Solution Providers Embrace Virtualized Storage Appliances12:00 AM EST Mon. Nov. 12, 2007
Solution providers that have been working with server virtualization and storage virtualization are starting to see the benefits of yet another type of virtualization that ties the two together: virtualized storage appliances.
Unlike physical appliances, which include an application and the operating system installed on a specific piece of server hardware, virtual appliances are prebuilt, preconfigured software bundles that include the application and operating system and are designed to be downloaded onto a virtual machine. This lets ISVs configure and harden their applications without regard to the underlying hardware.
Virtualized storage appliances have become available from a variety of vendors, most of which make them available for downloads into virtual machines built using VMware's ESX Server application. VMware hosts a site from which the majority of those appliances can be downloaded.
The move to adopt virtualized storage appliances in lieu of hardware appliance counterparts is driven by customers who see the benefits of virtualization and are looking to embrace it as quickly as possible, said Steve Bishop, CTO of VeriStor Systems, an Atlanta-based storage solution provider.
"Savvy customers with virtualized environments are looking to virtualize everything they can," Bishop said. "They look at commodity appliances, and think there is a better way to do it."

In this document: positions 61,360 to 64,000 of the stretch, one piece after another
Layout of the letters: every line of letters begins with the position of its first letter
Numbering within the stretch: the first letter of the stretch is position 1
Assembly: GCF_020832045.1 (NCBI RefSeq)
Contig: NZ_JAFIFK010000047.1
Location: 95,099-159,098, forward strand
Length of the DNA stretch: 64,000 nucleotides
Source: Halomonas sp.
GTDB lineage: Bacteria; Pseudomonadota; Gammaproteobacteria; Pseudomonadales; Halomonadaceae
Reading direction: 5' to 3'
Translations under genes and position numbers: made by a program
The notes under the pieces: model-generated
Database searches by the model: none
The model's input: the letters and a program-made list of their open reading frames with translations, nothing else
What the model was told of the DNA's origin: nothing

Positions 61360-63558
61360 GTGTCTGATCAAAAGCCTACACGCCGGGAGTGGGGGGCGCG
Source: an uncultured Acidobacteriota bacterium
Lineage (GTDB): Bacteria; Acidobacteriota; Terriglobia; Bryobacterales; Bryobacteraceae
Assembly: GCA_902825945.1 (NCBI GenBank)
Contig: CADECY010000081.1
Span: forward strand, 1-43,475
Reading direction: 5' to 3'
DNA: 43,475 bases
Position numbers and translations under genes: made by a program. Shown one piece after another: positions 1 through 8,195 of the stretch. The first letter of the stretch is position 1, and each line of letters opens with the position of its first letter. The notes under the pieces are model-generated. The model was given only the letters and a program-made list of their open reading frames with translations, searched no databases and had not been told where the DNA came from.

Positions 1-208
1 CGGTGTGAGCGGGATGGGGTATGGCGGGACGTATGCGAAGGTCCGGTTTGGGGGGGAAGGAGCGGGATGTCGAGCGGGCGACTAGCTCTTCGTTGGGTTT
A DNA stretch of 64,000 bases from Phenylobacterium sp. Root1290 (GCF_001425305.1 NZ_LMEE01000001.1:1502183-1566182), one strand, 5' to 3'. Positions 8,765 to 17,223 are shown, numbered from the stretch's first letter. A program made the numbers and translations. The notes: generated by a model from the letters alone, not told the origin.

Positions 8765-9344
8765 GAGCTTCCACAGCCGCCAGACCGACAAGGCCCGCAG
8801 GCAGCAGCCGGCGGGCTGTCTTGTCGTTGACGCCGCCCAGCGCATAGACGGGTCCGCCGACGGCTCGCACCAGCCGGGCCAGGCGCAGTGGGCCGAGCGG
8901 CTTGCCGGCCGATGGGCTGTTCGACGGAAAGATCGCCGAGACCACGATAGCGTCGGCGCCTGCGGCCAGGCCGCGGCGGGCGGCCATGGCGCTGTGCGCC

For many of those customers, there is. Removing the hardware component and turning a storage appliance into code that can be downloaded into a virtual machine cuts the cost of the storage appliance and makes it easier to quickly deploy and redeploy for testing and evaluation purposes.
However, there is a serious trade-off: performance. Virtual storage appliances offer noticeably lower performance than similar hardware-based appliances. But for small or midsize customers or remote offices, where performance requirements may not be an issue, the trade-off may be moot.
Next: What's Out There
What's Out There
Lefthand Networks, Boulder, Colo., is shipping its Virtual SAN Appliance (VSA), a virtualized version of its SAN/iQ software. SAN/iQ turns any server into an iSCSI SAN node. As multiple SAN/iQ nodes are clustered, capacity and performance both scale, said Adam Carter, technical products manager for the company.
The VSA, when downloaded onto a VMware virtual machine, forms an iSCSI SAN node within a VMware ESX server. Each node can access up to 2 Tbytes of the server's internal storage for use in the SAN, with multiple nodes tied together over the LAN to combine capacity and introduce replication and redundancy. It does everything SAN/iQ does, except it has half the performance and a much more limited range of SAN monitoring capabilities, Carter said.
Using VSA to build a SAN based on virtual machines has huge implications for server virtualization because of the server-storage tie, Bishop said.
"To fully leverage all the VMware infrastructure, you need a SAN with a cluster of VMware ESX-based servers to do things like VMotion [moving a virtual machine from one physical server to another]," he said. "But for many smaller and midsize customers, the cost and complexity of a SAN pushes virtual server infrastructures out of their reach."